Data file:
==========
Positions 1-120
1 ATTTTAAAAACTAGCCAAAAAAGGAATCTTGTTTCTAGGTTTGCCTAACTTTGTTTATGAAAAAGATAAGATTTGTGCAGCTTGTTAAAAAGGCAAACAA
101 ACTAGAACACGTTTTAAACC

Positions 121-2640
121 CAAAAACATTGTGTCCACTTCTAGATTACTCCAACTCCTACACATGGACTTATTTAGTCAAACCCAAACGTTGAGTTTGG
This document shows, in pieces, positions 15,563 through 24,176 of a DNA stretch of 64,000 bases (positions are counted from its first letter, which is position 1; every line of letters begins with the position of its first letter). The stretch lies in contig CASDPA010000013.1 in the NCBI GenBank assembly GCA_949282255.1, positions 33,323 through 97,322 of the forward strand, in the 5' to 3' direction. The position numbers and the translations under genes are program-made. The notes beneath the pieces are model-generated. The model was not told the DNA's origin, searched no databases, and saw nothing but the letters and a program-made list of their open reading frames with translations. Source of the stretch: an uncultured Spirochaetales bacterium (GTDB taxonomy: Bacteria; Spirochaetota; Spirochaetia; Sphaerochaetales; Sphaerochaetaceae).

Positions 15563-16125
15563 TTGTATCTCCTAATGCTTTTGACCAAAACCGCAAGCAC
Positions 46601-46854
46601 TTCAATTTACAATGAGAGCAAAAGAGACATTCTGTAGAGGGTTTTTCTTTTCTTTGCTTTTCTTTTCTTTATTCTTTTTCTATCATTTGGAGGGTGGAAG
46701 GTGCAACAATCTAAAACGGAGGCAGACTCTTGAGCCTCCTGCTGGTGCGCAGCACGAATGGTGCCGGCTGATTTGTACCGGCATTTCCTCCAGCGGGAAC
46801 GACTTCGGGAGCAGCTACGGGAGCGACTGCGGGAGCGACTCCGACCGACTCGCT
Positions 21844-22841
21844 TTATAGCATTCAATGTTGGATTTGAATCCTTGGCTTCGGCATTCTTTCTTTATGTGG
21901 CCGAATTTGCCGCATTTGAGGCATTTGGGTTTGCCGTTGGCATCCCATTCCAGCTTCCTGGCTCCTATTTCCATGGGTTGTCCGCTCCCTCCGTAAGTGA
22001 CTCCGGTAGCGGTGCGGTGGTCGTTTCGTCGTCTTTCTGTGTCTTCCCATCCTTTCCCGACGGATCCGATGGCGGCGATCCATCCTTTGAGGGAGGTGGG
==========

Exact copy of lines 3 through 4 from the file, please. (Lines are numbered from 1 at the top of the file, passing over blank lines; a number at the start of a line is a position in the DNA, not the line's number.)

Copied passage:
101 ACTAGAACACGTTTTAAACC

Positions 121-2640